'We are not enamoured with choice' of PM says Sir John Curtice
We use your sign-up to provide content in ways you’ve consented to and to improve our understanding of you. This may include adverts from us and 3rd parties based on our understanding. You can unsubscribe at any time. More info
Speaking to GB News on Saturday the University of Strathclyde political boffin noted how despite the allegations of Tory ‘sleaze’ following the Owen Paterson and Sir Geoffrey Cox lobbying row, some voters appear be unflinching in their continued support for Prime Minister Boris Johnson’s Conservative Party, as he claimed Britons are not “enamoured with choice” for Britain’s leaders.
It comes as the latest poll from YouGov, conducted between November 17 to 18, has seen the Tories edge ahead of Labour to 36 percentage points, while Labour sit at 34, having lost one percentage point from the previous poll.
Discussing the outcomes of a raft of polls, Sir John said: “The last time the parties were roughly neck and neck was roughly twelve months ago.
“Actually look at the numbers on who makes the best Prime Minister and actually both Keir Starmer and Boris Johnson are below 30 percent.”
He stressed that ‘don’t know’ responses to polls are “by far the most popular option” for Britons as he stressed “the truth is that we are not terrible enamoured with choice.”
JUST IN Election polls latest: Have the Tories managed to claw back losses after slump?
Sir John went on to skewer Labour leader Sir Keir Starmer saying that while his party have managed to knock a few percentage points off the Tory lead, a “fundamental problem” for Labour is that “an awful lot of people are still not convinced” by them.
He warned that despite the ongoing sleaze rows within the Tories, Britons are still unable to be won over by the idea that Sir Keir Starmer and his team ”can do a better job” than Boris Johnson.
He explained: “In the end the extent to which the government will or will not hold this government to account for both its successes and its failures in their eyes will also depend on what they make of the alternative before them.”
Sir John also noted how Keir Starmer was meant to “turn Labour around” from the devastating 2019 General Election result under former leader Jeremy Corbyn, but he warned this process is still “very much a project in the making”.
Boris Johnson in 'weak position' in the polls says John Curtice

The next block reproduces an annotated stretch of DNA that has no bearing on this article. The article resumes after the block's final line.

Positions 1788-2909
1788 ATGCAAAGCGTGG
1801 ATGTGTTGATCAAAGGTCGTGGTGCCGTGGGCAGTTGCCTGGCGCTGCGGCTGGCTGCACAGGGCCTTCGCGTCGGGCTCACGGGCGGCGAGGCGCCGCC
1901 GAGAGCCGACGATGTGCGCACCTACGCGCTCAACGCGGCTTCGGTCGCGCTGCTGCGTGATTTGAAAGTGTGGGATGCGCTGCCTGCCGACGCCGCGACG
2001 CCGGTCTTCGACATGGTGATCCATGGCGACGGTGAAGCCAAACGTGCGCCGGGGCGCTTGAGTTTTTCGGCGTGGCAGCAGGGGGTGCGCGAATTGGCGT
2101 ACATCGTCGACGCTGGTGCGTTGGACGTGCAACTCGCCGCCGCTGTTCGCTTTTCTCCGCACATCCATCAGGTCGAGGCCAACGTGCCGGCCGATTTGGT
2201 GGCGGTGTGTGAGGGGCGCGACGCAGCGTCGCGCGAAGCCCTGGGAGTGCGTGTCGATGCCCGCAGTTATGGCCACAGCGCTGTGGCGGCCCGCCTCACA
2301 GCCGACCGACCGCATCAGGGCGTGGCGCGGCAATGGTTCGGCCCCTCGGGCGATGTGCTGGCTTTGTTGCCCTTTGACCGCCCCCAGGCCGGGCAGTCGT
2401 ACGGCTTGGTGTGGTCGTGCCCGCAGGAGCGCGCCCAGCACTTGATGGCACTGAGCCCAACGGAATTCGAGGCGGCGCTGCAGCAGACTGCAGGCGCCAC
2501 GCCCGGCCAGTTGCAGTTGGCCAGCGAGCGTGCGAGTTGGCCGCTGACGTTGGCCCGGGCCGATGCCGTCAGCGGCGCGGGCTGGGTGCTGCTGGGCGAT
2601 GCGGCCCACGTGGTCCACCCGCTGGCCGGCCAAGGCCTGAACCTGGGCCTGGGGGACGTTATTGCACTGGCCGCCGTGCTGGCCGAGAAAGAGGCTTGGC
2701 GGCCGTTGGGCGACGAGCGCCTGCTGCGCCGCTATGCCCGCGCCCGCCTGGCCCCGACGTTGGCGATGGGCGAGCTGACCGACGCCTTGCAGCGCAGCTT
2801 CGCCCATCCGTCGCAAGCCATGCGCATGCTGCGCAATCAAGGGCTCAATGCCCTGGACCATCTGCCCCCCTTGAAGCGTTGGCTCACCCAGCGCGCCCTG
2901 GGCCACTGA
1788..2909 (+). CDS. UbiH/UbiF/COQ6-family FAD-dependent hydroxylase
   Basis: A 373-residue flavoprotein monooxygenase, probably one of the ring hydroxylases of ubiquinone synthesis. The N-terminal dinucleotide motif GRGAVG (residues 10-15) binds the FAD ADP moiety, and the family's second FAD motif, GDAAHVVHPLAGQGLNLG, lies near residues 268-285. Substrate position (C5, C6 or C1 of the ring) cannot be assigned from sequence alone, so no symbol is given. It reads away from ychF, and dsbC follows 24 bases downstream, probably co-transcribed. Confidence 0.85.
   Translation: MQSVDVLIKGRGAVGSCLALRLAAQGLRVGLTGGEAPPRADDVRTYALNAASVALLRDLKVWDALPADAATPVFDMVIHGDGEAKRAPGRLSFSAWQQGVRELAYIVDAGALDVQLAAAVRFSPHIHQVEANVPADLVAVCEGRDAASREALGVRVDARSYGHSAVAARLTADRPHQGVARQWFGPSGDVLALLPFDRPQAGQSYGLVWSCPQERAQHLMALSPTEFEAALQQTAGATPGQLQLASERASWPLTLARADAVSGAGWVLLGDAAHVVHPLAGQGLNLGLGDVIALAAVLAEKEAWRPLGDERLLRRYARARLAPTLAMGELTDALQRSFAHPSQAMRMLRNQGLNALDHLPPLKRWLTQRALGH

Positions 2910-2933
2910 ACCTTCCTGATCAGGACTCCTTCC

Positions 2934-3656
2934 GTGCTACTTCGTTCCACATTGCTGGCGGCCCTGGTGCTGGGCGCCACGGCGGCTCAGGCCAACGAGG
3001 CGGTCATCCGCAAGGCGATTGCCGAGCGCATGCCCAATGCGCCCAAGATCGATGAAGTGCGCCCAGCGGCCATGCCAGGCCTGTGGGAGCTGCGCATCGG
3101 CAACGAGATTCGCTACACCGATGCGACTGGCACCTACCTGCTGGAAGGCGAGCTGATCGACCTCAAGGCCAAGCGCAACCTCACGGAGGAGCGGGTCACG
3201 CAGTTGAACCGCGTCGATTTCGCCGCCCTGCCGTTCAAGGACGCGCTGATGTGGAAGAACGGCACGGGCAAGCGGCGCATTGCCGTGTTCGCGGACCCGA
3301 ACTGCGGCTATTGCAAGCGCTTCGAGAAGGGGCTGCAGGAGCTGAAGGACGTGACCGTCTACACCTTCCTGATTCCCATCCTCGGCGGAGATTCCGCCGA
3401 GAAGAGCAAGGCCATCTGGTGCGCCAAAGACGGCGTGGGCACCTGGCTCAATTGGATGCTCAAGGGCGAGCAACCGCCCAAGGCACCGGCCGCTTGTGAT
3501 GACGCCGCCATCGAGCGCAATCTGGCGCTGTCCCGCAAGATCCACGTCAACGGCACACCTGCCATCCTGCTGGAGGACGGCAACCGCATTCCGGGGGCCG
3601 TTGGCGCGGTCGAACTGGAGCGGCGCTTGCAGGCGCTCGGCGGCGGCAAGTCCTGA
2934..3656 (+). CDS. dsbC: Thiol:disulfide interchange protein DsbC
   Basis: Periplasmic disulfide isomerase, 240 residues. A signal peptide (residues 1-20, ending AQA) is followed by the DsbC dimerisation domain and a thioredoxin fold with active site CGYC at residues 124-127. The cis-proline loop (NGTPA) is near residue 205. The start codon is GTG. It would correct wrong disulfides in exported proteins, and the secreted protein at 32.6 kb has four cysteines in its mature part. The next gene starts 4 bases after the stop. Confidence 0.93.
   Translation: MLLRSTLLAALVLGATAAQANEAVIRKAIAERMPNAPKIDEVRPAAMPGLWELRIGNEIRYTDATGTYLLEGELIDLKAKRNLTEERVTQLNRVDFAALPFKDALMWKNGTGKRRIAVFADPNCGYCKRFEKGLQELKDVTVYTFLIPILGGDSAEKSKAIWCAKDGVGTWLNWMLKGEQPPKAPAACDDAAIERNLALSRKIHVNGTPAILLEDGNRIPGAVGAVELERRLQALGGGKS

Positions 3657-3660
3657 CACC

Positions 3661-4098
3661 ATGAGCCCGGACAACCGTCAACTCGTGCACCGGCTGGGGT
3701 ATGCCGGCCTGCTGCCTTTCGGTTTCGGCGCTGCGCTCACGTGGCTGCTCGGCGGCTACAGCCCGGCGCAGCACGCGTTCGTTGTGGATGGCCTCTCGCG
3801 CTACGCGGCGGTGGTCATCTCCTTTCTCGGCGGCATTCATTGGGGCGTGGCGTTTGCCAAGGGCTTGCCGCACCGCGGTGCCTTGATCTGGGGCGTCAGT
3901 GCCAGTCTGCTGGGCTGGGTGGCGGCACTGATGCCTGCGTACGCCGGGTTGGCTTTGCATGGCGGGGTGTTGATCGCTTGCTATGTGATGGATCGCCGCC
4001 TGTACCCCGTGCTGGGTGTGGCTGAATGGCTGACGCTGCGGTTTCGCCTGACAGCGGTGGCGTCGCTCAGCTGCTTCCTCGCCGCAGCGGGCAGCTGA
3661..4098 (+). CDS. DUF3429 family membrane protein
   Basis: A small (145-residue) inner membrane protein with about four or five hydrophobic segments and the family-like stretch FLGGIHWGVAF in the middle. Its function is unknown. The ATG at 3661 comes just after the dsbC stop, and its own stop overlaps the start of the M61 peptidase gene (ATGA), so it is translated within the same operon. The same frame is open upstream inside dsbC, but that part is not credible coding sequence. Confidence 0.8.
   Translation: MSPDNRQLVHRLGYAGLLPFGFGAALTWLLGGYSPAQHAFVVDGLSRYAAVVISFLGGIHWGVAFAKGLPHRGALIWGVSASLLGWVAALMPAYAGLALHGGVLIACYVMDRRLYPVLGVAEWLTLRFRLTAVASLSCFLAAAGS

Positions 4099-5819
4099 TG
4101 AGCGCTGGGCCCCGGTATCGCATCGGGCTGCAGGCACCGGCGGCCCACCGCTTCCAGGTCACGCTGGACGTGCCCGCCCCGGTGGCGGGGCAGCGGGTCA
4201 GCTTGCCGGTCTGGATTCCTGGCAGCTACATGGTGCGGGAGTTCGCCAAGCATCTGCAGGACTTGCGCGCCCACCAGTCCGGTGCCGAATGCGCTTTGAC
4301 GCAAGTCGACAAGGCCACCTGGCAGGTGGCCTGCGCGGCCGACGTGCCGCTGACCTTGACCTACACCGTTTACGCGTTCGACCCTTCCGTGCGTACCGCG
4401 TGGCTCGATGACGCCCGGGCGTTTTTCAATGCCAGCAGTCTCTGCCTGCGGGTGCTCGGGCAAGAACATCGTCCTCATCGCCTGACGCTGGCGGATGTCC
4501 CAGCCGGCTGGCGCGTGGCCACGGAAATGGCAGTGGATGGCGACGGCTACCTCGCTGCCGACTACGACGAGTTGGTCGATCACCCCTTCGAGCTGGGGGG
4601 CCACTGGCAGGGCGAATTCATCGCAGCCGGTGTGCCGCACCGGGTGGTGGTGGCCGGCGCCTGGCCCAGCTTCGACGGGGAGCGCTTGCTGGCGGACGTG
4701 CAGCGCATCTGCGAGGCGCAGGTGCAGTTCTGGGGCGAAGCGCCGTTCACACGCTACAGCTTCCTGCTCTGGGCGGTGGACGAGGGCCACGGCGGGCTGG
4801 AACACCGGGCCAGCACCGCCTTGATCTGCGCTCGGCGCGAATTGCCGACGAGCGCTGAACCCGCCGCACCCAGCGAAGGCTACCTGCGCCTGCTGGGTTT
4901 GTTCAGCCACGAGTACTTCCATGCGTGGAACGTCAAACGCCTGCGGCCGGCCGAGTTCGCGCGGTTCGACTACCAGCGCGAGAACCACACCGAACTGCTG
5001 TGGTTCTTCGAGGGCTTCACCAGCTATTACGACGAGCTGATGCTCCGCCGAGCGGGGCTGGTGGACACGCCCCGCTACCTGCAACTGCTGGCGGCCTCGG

When asked which party the 1,800 adults polled in the YouGov poll would back if a general election were held tomorrow, 24 percent said the Tories – up two percentage points from the previous poll.
Labour would be supported by 23 percent of voters, while 17 percent said they did not know.
The Labour leader maintains the PM has damaged the state of Parliament over his leadership of the Conservatives throughout the sleaze row.
He told BBC Radio 4’s Today programme: “The Prime Minister has dragged Parliament into the gutter… You can see the anger on his own side, he forced his MPs to do something they knew was wrong, he then got a backlash because he shouldn’t have done it.
France election polls: Who is leading in the race to be president? [INSIGHT]
Labour electoral chances savaged as Keir Starmer fails [EXPLAINER]
Conservative Party crisis: How Tories are falling behind in FOUR polls [ANALYSIS]
“I think we need to change the rules as we go forward and be absolutely clear that the default position going forward is no second jobs for MPs with those limited exceptions where there’s a public service element.”
Former North Shropshire MP Owen Paterson resigned after he was found to be in “egregious” breach of MPs standards by a Parliamentary Committee for his lobbying activity which earned him over £500,000.
An attempt by Boris Johnson to save Mr Paterson’s skin by changing the rule book was initially pushed through but quickly u-turned on following a massive backlash.
While Sir Geoffrey Cox, MP for Torridge and West Devon, earned over £1 million this year representing the British Virgin Islands in a corruption case against the UK. He has not broken any rules for his second jobs. Boris Johnson has now laid out plans to rein in MPs’ second jobs but the move has been ridiculed by opponents as not being tough enough.
Source: Read Full Article